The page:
Following the success of The Tipping Point and Blink, Outliers debuted in the number-one spot on The New York Times bestseller lists. It held the top position for 11 weeks, and the paperback version remained on the list for 274 weeks.
Some critics say that the optimism in Gladwell’s books is a major reason for his broad success. Where conventional ideas can be disheartening, Gladwell’s counterintuitive arguments on everyday phenomena tend to be hopeful. As he writes in the Reading Guide at the end of Outliers, each of his books (up to that point) offered alternative views of the world:
- The Tipping Point made the case that meaningful change is possible.
- Blink urged readers to recognize how powerful—and trustworthy—snap judgments can be.
- Outliers emphasizes that society and community play critical roles in individual success.
The success of Gladwell’s books helped to popularize a subgenre of nonfiction books similarly based on unconventional arguments. Those books include:
- Freakonomics, in which Steven Levitt and Stephen Dubner use economic principles to explain human behavior.
- The Wisdom of Crowds, in which James Surowiecki asserts that groups are collectively wiser than individuals.
- Everything Bad Is Good for You, in which Steven Johnson argues that pop culture is making us smarter, not dumber.
Gladwell has such a distinct style that much of the praise and criticism for Outliers is consistent with reviews for nearly all of his work.
- Fans praise his simple, engaging writing and his easy-to-understand explanations of social science research.
- Critics accuse him of cherry-picking evidence to support his arguments and oversimplifying the research, both of which help Gladwell present an oversimplified reality. In an effort to offer unexpected explanations for common questions, critics say that Gladwell writes things that may be true, but don’t represent the full picture.
Paradoxically, Gladwell has said that his approach aims to help people understand the whole story by revealing things they didn’t know. He says that the new information is not meant to show people that what they thought was true is actually wrong—rather, it’s incomplete.
Interestingly, some Outliers book reviews highlighted that the notion that someone’s environment and circumstances play a substantial role in their success is obvious, even though Gladwell presents it as a contradiction to the self-made man myth.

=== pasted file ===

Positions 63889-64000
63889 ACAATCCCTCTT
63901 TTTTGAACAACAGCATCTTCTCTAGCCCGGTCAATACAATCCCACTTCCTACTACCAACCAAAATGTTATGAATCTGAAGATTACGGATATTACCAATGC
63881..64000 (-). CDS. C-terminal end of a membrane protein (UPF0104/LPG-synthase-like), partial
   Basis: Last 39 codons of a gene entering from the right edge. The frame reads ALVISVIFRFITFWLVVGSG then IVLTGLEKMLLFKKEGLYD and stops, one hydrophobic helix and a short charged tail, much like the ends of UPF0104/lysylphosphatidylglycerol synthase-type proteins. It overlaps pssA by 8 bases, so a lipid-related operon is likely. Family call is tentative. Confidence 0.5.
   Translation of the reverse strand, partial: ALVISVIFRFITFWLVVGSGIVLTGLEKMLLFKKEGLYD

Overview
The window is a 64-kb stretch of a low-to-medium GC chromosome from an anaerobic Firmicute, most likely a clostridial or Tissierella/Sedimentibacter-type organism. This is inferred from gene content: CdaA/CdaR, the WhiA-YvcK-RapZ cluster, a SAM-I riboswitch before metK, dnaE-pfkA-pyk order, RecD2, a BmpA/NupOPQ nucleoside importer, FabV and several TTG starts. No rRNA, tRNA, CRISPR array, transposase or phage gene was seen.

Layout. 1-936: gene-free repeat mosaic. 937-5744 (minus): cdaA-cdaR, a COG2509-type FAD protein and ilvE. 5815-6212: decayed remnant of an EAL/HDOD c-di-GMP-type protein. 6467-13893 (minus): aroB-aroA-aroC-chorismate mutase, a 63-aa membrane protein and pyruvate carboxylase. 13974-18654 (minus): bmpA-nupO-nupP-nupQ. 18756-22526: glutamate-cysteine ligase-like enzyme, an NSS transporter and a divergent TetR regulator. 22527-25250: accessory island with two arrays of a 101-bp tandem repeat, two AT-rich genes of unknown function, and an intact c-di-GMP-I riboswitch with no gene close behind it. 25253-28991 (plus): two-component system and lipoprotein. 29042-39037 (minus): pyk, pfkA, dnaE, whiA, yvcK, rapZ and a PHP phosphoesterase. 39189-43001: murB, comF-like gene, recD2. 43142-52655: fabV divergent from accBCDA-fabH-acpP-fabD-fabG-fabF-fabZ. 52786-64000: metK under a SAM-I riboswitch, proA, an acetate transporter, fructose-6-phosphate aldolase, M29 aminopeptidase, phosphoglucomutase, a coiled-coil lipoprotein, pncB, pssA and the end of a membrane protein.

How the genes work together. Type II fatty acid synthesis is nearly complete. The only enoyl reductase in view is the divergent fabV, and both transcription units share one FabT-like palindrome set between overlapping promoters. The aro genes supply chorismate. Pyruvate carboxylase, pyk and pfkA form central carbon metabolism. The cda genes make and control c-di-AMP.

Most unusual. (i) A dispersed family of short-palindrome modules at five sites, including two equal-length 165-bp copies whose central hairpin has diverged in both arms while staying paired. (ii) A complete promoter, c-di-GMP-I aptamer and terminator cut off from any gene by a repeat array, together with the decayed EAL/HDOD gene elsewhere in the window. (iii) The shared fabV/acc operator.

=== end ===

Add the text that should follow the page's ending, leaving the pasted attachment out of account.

Commentary on the Book’s Approach
Gladwell opens Outliers by defining an outlier and using an example to demonstrate that external circumstances are often equally or more influential in creating outliers than innate traits. He explains that this is his thesis for the book.
Gladwell focuses on two types of external factors: opportunities and cultural legacy. In Part 1, he examines various types of opportunities that enable people to reach outlier-level success; these include the timing of their birth and their family’s style of parenting. In Part 2, he presents three types of cultural legacies and how those legacies foster social norms that impact an individuals’ behavior and trajectories. In the epilogue, Gladwell examines the opportunities and circumstances that contributed to his own success.
In his signature style, Gladwell centers each chapter’s principle around a case study. From the rags-to-riches story of a Jewish lawyer in Chapter 5 to the harrowing tale of a plane crash in Chapter 7, Gladwell uses colorful storytelling and rich details to bring these anecdotes—and the principles they support—to life.
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Here's what you'll find in our full Outliers summary :
- What makes some people outliers, and most others not
- Why some genius outliers end up failing in life
- Why Asians are good at math, and other curiosities of culture